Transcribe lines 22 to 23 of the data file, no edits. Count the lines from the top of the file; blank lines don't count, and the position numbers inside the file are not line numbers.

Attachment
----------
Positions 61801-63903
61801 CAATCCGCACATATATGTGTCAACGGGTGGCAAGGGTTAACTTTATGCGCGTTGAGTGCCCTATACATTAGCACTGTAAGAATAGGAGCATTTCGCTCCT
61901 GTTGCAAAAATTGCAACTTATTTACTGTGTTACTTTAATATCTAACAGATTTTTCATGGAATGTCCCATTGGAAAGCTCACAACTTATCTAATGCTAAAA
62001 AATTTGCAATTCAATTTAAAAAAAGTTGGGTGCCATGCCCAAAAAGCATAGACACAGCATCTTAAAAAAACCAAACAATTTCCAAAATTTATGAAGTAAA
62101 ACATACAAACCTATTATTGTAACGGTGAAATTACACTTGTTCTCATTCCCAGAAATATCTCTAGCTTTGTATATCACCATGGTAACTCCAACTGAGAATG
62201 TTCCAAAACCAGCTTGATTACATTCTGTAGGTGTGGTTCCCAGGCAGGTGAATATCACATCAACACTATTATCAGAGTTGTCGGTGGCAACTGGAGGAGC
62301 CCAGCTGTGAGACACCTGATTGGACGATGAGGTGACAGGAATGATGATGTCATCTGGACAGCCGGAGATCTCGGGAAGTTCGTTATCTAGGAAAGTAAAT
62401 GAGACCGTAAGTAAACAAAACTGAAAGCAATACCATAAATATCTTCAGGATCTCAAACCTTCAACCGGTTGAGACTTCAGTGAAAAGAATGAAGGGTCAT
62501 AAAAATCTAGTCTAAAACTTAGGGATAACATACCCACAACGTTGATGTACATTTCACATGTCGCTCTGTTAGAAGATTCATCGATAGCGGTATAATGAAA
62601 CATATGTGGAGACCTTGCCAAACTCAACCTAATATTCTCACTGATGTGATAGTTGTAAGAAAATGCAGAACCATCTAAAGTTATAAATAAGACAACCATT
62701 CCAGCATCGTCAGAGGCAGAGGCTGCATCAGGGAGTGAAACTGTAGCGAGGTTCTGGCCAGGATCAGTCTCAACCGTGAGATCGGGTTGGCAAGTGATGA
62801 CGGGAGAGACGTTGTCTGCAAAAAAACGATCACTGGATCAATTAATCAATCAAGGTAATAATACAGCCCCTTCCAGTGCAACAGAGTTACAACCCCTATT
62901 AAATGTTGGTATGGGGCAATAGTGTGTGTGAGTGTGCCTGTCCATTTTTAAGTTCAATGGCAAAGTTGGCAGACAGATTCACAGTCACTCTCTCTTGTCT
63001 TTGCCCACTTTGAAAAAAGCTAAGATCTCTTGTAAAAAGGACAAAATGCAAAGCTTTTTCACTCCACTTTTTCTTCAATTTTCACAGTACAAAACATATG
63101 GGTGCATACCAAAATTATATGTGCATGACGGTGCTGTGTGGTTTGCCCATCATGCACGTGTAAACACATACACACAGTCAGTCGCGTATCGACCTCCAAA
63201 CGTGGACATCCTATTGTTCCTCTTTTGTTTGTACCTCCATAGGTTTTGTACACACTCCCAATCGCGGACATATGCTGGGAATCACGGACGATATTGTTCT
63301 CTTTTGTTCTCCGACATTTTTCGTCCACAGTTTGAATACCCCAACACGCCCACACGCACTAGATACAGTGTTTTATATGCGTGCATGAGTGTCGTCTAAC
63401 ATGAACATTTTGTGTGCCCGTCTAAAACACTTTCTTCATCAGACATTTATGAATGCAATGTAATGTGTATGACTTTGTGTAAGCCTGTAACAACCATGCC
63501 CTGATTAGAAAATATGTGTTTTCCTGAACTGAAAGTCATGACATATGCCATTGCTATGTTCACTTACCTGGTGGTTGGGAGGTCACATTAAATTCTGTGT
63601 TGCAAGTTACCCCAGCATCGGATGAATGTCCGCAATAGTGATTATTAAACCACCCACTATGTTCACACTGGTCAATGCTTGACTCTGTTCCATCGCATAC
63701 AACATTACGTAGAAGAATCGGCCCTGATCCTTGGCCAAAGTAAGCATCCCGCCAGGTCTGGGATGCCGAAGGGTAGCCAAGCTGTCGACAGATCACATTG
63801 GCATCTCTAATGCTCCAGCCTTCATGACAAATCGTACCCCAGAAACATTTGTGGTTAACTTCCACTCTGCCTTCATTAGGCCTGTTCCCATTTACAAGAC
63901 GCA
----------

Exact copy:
63801 GCATCTCTAATGCTCCAGCCTTCATGACAAATCGTACCCCAGAAACATTTGTGGTTAACTTCCACTCTGCCTTCATTAGGCCTGTTCCCATTTACAAGAC
63901 GCA